Seventy percent of New York City schools claim there were no incidents of bullying or harassment in their buildings in the 2013-2014 school year. If this sounds unrealistic, Attorney General Eric Schneiderman agrees with you. A report released yesterday by his office says the high numbers indicate “significant underreporting” of incidents of harassment and discrimination.

Schneiderman’s office pored through state data collected from 1,257 of the city’s 1,792 public and charter schools that year. Seventy percent of them reported zero instances in which a student was bullied, harassed or discriminated against while at school. Ninety-eight percent of those schools reported fewer than ten incidents. A Daily News analysis conducted in 2014 found that 80 percent of city schools claimed no bullying in their halls in 2012.

The low figures were also reflected statewide. Forty percent of schools across the state reported not a single incident of bullying and 81 percent reported fewer than 10, according to the report.

Schneiderman’s report relied on data collected from a survey meant to measure how well schools are meeting the requirements outlined under the Dignity for all Students Act of 2012, which mandates that schools annually report instances of bullying (including cyberbullying) and harassment to a public database.

“It’s vitally important that students feel comfortable coming forward with fears of discrimination or harassment in our schools, and equally important that schools honestly report their responses to these issues,” said Schneiderman in a release on the report. The report suggests that a misunderstanding of what constitutes harassment could be one reason for such widespread underreporting, and says more frequent training could help correct the problem.

Toya Holness, a spokesperson for the city Department of Education, said that the results rely on outdated data, and failed to recognize the city’s efforts to stamp out bullying. “Our schools are the safest they’ve ever been, and reporting incidents is not an option, it’s a requirement,” Holness told the Daily News. Incidents that do not meet the state’s definition of harassment, bullying or discrimination are still reported and addressed at the school level, though they aren’t reflected in the AG report.

Safety in city schools is improving, according to recently released data from the NYPD. Arrests are down over 50 percent; in 2010, over 3,000 students were arrested compared to 1,155 students last year. And eighty percent fewer summonses were handed out last year. Mayor Bill de Blasio has introduced a series of reforms to combat overly punitive disciplinary policies.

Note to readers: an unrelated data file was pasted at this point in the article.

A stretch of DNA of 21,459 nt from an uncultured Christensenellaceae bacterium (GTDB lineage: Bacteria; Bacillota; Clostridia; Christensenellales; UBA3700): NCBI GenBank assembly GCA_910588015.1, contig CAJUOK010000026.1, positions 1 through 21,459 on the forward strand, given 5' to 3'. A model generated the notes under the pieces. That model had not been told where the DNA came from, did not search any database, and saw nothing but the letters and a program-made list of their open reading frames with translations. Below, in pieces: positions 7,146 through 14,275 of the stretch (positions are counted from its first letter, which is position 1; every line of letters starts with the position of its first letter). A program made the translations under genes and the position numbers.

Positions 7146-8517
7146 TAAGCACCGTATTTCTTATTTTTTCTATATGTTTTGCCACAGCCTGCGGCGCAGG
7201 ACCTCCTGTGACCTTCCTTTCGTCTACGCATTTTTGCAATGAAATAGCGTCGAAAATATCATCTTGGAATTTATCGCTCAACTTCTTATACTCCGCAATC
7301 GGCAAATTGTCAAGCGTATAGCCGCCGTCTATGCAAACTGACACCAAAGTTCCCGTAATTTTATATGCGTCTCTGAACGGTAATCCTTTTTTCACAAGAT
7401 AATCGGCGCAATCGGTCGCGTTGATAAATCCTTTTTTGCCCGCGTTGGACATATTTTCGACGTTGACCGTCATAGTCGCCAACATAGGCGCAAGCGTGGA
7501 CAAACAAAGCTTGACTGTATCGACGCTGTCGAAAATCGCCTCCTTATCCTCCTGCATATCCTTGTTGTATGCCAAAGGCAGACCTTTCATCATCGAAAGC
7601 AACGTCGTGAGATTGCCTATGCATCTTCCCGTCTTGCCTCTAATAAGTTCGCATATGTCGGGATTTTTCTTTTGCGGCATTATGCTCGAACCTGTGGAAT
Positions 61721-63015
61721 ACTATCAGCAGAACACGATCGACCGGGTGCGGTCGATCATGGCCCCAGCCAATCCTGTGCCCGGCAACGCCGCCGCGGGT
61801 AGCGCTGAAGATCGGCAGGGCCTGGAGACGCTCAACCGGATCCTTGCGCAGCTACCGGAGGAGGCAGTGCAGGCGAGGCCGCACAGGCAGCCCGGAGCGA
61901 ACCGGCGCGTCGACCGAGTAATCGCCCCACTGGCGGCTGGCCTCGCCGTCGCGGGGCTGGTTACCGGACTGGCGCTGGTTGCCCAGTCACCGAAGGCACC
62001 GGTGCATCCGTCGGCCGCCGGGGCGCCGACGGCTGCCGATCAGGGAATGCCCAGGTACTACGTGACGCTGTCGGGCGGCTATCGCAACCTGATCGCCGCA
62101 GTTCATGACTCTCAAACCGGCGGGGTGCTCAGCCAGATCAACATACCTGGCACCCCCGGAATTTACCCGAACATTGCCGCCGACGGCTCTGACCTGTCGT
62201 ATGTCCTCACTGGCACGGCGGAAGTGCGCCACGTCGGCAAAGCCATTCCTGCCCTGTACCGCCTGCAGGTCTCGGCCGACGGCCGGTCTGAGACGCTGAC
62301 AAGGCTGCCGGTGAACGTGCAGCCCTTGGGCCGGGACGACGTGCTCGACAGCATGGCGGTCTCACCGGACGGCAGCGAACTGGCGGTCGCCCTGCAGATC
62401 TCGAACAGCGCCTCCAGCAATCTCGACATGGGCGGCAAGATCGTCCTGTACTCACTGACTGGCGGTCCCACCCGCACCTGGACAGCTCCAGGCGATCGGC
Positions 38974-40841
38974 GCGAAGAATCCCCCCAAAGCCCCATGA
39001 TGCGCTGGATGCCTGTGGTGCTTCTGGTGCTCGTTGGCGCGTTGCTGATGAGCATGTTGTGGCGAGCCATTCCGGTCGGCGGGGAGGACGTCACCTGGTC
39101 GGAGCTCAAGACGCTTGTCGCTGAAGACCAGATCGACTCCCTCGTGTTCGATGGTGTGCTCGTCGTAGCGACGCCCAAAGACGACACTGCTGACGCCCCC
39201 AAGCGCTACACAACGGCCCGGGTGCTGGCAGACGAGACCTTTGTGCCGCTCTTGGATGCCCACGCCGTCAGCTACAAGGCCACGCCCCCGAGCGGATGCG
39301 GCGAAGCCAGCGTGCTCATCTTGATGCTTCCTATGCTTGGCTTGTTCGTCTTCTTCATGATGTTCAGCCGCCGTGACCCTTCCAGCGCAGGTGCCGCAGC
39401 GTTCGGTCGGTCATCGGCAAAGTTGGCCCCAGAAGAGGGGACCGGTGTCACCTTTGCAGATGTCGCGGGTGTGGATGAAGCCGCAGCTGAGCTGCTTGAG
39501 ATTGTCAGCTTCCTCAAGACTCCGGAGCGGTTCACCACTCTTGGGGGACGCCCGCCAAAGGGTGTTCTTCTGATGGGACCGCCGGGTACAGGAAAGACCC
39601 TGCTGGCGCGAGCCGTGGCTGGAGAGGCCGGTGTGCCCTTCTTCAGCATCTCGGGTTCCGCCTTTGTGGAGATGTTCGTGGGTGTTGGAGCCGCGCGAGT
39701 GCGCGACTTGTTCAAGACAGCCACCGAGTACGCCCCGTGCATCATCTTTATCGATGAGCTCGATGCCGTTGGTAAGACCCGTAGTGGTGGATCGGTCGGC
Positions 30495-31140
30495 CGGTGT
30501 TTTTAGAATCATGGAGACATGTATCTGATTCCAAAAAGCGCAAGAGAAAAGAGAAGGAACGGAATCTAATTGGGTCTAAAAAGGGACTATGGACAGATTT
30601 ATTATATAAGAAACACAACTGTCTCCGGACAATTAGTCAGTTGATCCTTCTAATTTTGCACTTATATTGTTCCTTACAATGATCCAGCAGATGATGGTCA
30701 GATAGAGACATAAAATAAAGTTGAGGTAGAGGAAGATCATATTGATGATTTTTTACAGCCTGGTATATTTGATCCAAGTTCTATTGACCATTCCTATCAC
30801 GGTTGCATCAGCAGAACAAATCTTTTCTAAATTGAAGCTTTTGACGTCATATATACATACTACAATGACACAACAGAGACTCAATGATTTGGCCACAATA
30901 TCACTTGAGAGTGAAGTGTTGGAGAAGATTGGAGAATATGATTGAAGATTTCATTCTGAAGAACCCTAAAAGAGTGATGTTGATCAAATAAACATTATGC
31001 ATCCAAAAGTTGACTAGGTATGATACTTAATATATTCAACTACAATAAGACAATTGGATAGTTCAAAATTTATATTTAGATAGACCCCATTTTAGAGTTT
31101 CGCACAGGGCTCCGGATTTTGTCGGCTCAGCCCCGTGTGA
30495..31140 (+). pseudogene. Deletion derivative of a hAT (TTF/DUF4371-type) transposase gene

Still, the city has been regularly criticized for its handling of school violence, including bullying. In April, a group of parents backed by pro-charter school advocacy group Families for Excellent Schools filed a class-action lawsuit against the city DOE and chancellor Carmen Farina claiming that the department’s failure to address violence and bullying interferes with students’ ability to learn. The suit asked that an independent monitor be put in place to keep watch over the city’s efforts. The teachers union has been a vocal critic of Mayor de Blasio’s suspension policies, claiming they prevent teachers from maintaining order in the classroom, which could include removing bullies.


Should New York Bullies Face Criminal Charges?

As the story now goes, 15-year-old Felicia Garcia threw herself in front of a train in Staten Island as dozens of horrified students watched on Wednesday afternoon after getting tormented by several members of her high school’s football team.

The alleged bullying followed a weekend party, at which she reportedly had sex with four football players at the same time.

Friends of the Staten Island teen tell multiple media outlets that the bullying by members of the football team was brutal — online, at school, and at the train station just before she decided to take her own life; the bullies apparently were relentless.

Outraged New Yorkers are now calling for justice — they want the bullies punished. Problem is, legally, no such punishment is available — despite Governor Andrew Cuomo signing a “cyber-bullying” bill into law earlier this year.

As we noted at the time, the bill the governor signed does little to actually prevent punks from bullying their classmates. And no law currently exists in New York that punishes people for being bullies (however, according to a July 2012, review of each state’s bullying laws, a law including criminal sanctions for convicted bullies has been proposed in the Empire State).

The bill Cuomo signed basically requires sensitivity training for bullies. The new law calls for the following:

-Requires that schools act in cases of cyberbullying:

The law requires that schools act in cases of cyberbullying, which may occur on or off campus, when it creates or would create a substantial risk to the school environment, substantially interferes with a student’s educational performance or mental, emotional or physical well-being, or causes a student to fear for his or her physical safety.